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  • Place of origin:

    India (made)

  • Date:

    ca. 1865 (made)

  • Artist/Maker:


  • Materials and Techniques:

    Tiger claws and gold

  • Museum number:


  • Gallery location:

    South Asia, Room 41, case 11

Tiger claws were regarded as charms against evil in India and were originally used as amulets. In her 1850 autobiography, Mrs Fanny Parkes, an English woman who lived in India between 1822 and 1846, describes observing and copying this custom. Tiger-claw jewellery was also made for the British, perhaps as an exotic souvenir of their lives in India. This necklace would have been made in India for the European market rather than for traditional use, and was bought from the Paris International Exhibition in 1867.

Physical description

Ten tiger claws, graded in size, set in engraved gold and linked by chains, suspended from a 'snake' chain

Place of Origin

India (made)


ca. 1865 (made)



Materials and Techniques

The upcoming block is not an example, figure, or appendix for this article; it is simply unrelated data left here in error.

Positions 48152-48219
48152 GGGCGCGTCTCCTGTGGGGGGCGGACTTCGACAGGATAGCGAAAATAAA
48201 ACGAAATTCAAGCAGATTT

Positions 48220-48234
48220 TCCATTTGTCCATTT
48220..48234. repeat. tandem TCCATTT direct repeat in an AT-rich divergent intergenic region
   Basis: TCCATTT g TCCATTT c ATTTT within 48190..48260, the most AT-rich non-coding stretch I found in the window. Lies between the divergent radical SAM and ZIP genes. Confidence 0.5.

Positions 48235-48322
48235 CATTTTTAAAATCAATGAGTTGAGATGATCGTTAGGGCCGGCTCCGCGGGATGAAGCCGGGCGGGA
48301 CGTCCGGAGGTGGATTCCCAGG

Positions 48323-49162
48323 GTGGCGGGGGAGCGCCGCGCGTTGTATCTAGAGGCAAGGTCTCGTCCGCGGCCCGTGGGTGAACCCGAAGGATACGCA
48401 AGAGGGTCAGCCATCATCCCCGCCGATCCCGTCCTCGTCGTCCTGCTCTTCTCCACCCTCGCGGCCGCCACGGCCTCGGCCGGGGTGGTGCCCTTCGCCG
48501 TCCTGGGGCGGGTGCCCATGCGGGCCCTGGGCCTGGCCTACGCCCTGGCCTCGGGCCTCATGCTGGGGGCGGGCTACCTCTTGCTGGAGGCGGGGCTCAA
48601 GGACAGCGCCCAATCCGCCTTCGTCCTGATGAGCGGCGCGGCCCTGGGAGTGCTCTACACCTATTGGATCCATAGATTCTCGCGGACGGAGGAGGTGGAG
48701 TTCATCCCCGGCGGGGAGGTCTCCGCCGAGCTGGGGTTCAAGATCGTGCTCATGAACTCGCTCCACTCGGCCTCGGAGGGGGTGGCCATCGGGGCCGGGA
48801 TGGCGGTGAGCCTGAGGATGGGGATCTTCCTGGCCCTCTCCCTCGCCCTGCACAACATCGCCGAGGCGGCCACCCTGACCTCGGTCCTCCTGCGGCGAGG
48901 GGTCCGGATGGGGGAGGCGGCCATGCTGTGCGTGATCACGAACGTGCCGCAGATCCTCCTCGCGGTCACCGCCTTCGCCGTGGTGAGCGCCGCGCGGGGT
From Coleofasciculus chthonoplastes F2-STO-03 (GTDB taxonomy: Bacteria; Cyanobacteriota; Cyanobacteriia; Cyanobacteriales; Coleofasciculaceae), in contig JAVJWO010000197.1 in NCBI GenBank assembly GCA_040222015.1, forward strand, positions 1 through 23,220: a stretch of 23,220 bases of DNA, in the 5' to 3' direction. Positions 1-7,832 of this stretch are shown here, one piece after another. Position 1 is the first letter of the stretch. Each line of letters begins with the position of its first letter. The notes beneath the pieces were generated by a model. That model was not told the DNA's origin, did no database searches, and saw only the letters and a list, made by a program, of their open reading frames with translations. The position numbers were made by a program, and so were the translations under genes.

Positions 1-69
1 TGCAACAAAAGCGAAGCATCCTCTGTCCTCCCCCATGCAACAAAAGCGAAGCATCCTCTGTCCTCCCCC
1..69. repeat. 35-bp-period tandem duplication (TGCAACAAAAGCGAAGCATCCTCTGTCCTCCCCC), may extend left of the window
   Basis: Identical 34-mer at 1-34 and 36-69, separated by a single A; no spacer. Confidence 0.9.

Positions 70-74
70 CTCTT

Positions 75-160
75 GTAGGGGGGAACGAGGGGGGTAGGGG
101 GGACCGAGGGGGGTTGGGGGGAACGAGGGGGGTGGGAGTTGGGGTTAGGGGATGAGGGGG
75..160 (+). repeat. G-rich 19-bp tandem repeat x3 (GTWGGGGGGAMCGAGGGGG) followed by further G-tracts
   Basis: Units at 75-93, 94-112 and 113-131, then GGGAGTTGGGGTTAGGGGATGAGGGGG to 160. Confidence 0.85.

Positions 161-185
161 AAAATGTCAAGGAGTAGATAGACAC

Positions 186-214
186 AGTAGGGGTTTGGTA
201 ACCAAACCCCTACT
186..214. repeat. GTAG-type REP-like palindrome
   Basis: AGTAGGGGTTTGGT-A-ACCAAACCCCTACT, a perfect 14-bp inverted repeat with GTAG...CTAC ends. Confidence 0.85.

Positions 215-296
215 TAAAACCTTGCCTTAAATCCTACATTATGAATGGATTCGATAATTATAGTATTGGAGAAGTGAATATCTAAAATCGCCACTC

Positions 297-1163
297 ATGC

Tiger claws and gold


Length: 43.5 cm

Object history note

Bought from the Paris Exhibition, 1867, where it was described as 'modern work'.

Descriptive line

Tiger claw necklace, India, about 1865

Bibliographic References (Citation, Note/Abstract, NAL no)

STRONGE, Susan, Nima Smith and James Harle, A Golden Treasury. Jewellery from the Indian subcontinent, London, 1988, catalogue number 76, p.84
For information on Victorian tiger-claw jewellery, see also:
UNTRACHT, Oppi, Traditional Jewelry of India, Thames and Hudson, London, 1997, pp.95
Susan Stronge, Nima Smith, and J.C. Harle. A Golden Treasury : Jewellery from the Indian Subcontinent London : Victoria and Albert Museum in association with Mapin Publishing, Ahmedabad, 1988. ISBN: 0944142168




South & South East Asia Collection

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